He studied her. She wasn’t happy to see him, that was for sure. They’d always been close, because of his friendship with Joe. Joe teased that Autumn hero-worshipped Sam, being five years her senior. And damn, Sam should’ve known better than to get involved with her back then. They’d had one night under the stars, and they’d kissed and kissed. Her passion surprised him, the fire in her an ego boost. But he’d sensed it was more than innocent kissing with her. That maybe her hero-worship had reached another level. He shouldn’t have given in to temptation. Joe’s younger sister was off-limits and as soon as his addled brain had remembered that, he’d put a stop to it. She’d been a starry-eyed teen and his rejection that night hurt her. It couldn’t be helped. And now, it seemed she still held a grudge.
“So, what happened here, Autumn? I don’t think Joe knows how bad it is.”
“That’d be Papa’s doing. He didn’t want Joe to worry. He’s proud of my brother and his service to the country.”
She set the pitchfork against the wall and leaned back, crossing her arms over her middle. She looked every bit the farm girl in jeans and a red plaid shirt.
“And so, your father decided to keep it to himself?”
“Something like that. Papa has a lot of pride. He didn’t want Joe coming home, on account of the farm. He didn’t want him to give up on his career. Being a Ranger is what Joe wants, what Papa thinks he was meant to do.”
“And what about you?”
“Me? I’ve been running the farm. As you can see, I’m doing a bang-up job, but it doesn’t matter anymore. We can’t sustain it. It’s been a trial, with drought and disease and lack of funds to replant.”
“Still, I think Joe would want to know about this.”
“Joe took off and left me here. You two joined up and off you went.”
“Joe left a prosperous farm in your father’s capable hands. As far as he knows, things are going okay. He always praised you for working alongside your father.”
“I didn’t have much of a choice. My dreams didn’t much matter.”
“You were seventeen. You didn’t have dreams back then.”
Her eyes pierced him. Regret and injury reflected there. “Maybe I did. Maybe I kept what I wanted to myself.”
Her words sliced straight through him. “Autumn, I was always going to join up. You knew that.”
“Somehow, you made me forget that, right here in this barn.” She glanced at the hayloft where brilliant evening stars had twinkled through the four-pane window. The place where he almost made a big mistake with her.
She sighed, her shoulders rising and falling as if she carried the weight of the world. “It doesn’t matter now. It took me years to earn my online bachelor’s degree. I’m teaching now at Honeysuckle Elementary. This is my first semester. I’m making a living, doing something I love. Something I’ve always dreamed of doing. Papa has agreed to sell the place and then we’ll move into town.”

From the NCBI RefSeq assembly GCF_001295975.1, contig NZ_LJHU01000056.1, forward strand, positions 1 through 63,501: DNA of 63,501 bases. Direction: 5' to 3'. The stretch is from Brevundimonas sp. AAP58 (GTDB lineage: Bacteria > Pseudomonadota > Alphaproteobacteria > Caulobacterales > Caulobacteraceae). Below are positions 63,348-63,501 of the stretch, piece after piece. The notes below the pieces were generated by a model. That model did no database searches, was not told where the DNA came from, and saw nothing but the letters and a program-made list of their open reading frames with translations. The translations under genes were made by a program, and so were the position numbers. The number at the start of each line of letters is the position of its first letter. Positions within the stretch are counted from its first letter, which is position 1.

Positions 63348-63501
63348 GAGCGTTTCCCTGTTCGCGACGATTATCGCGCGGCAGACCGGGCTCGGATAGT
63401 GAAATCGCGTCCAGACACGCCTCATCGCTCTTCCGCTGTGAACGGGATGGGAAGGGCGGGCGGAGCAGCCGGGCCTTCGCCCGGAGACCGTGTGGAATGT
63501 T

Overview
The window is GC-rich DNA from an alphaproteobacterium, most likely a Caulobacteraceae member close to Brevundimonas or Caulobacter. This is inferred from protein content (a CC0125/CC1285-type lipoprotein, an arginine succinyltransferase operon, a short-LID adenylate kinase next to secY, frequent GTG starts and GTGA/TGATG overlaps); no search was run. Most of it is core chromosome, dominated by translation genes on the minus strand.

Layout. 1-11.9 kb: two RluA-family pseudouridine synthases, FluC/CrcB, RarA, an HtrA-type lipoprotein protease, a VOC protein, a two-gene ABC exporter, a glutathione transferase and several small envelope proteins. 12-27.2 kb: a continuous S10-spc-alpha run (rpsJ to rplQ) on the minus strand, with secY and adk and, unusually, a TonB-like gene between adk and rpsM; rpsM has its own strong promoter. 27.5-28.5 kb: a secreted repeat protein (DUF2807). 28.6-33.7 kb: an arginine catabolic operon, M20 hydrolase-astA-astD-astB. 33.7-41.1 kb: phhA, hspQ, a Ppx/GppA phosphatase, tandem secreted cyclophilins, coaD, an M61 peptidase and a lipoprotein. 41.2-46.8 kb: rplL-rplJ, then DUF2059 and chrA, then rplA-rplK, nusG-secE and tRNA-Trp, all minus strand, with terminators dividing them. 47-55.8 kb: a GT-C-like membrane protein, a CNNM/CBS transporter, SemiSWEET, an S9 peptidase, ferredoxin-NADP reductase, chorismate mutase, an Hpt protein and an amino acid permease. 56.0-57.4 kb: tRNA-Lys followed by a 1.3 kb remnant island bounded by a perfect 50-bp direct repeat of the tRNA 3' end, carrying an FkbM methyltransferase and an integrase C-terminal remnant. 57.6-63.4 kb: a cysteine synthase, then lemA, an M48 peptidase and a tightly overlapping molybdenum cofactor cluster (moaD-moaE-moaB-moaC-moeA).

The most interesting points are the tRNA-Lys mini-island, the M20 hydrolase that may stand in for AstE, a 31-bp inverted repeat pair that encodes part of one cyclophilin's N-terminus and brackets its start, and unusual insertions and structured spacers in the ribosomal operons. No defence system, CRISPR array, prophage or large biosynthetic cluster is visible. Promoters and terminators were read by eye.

“And Joe doesn’t know any of this?”
“I’ll tell my son, soon enough.” The aged raspy voice came from behind. Sam turned to find Manuel Messina, leaning heavily against the barn wall, braced by a cane.
“Hello, Manny.” Sam strode over to him and put out his hand. “Good to see you, sir.”
Manuel took his hand then pulled him in for a surprise hug. He didn’t think the older man was strong enough, but he held firm and patted Sam on the back. “Ah… good to see you, son. Very good.”
“Papa, there’s a chill in the air. You should go back inside.”
“I’m not so feeble that I can’t make those decisions for myself.”
Autumn pursed her lips, and it took what looked like all her sanity, to keep them sealed. But it didn’t stop her from giving Sam a big fat pout.
He flashed her a wide grin and turned back to her father.
“You’re well?” the older man asked.
“I’m fine. Got here yesterday. I’m staying in town with my sister, Nicole, right now. I need to be here for her wedding. I guess I’m her best man of honor. She’ll be getting hitched in a few weeks.”
“Ah, your little sis is marrying. That is very nice. She found a good man?”
“Yeah, she did. Garrett is a good guy.”
Manny gave his daughter a looking over. “Seems to me there’s more good men in Last Stand, but Autumn hasn’t found a one of them yet.”
“Papa!” Autumn rolled her eyes and marched past both of them, right out of the barn. “Honestly,” she muttered.
“Set another place for dinner, daughter.”
She stopped in mid-stride and swiveled around. “What?”
“You haven’t had supper yet, have you, son?” Manny asked.
“No. No I haven’t.”
“Well, Autumn’s a fine cook and we’ve got enough beef tamales to feed all of Last Stand. You’ll join us?”
Autumn’s fists landed on her hips. The fire in her eyes something to see, even if it was aimed at him. “Papa, he’s probably got other plans.”
“Nope, don’t have any other plans. Thank you very much for the invitation.” He tipped his hat.
Autumn heaved a sigh and spun around.
She wasn’t having a good day. And he was truly sorry about that, but he had a mission to accomplish here. He had to find out more about the farm. He had to see if there was a way to save three generations of hard work and toil, from going under.
Whether pretty, fiery, Autumn Messina wanted him here or not.
End of Excerpt